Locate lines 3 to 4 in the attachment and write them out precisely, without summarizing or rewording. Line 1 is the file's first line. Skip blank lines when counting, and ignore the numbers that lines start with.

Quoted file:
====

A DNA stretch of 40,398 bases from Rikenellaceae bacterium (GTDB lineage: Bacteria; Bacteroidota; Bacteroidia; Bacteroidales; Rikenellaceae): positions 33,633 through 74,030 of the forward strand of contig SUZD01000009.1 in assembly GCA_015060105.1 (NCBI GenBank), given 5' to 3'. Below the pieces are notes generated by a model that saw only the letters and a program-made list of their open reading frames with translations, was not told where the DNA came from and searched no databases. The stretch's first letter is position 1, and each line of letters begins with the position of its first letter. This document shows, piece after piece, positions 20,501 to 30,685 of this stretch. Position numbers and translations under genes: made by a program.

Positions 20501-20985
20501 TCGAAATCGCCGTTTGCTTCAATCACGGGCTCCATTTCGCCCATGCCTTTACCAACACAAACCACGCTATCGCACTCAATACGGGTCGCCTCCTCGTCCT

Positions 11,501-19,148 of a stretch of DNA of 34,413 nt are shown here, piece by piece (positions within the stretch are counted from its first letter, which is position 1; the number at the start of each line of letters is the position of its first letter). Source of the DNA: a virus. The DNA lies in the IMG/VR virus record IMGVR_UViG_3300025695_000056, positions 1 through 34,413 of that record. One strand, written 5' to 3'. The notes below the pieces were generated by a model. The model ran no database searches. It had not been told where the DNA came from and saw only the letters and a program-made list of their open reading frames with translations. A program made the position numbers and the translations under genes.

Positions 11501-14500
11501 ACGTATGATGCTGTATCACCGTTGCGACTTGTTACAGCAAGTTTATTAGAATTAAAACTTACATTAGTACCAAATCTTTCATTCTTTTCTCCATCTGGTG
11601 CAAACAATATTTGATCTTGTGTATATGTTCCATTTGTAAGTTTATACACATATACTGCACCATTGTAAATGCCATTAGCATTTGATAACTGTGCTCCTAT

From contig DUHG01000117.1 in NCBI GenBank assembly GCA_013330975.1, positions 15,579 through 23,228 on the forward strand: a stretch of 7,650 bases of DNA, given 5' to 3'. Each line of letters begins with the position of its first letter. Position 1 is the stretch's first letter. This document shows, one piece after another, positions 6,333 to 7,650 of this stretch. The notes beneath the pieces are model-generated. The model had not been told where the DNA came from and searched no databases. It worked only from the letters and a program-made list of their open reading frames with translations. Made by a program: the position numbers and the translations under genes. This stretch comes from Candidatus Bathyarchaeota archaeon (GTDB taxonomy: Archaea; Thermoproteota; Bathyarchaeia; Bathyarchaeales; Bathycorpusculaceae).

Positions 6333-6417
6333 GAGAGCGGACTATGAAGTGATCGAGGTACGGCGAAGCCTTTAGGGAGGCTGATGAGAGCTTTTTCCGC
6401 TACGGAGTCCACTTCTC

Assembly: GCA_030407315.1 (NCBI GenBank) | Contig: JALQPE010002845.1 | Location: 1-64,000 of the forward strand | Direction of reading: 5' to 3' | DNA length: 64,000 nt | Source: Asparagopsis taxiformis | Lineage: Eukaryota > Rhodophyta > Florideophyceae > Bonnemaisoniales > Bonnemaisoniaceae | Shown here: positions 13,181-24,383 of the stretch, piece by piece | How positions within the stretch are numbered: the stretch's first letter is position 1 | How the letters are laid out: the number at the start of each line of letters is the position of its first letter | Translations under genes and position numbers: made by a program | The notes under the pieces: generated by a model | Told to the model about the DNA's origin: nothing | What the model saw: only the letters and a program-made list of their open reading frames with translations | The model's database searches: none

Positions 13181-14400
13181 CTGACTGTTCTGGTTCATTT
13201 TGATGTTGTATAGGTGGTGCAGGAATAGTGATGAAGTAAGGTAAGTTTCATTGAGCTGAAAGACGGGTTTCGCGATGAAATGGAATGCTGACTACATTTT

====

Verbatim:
20501 TCGAAATCGCCGTTTGCTTCAATCACGGGCTCCATTTCGCCCATGCCTTTACCAACACAAACCACGCTATCGCACTCAATACGGGTCGCCTCCTCGTCCT

Positions 11,501-19,148 of a stretch of DNA of 34,413 nt are shown here, piece by piece (positions within the stretch are counted from its first letter, which is position 1; the number at the start of each line of letters is the position of its first letter). Source of the DNA: a virus. The DNA lies in the IMG/VR virus record IMGVR_UViG_3300025695_000056, positions 1 through 34,413 of that record. One strand, written 5' to 3'. The notes below the pieces were generated by a model. The model ran no database searches. It had not been told where the DNA came from and saw only the letters and a program-made list of their open reading frames with translations. A program made the position numbers and the translations under genes.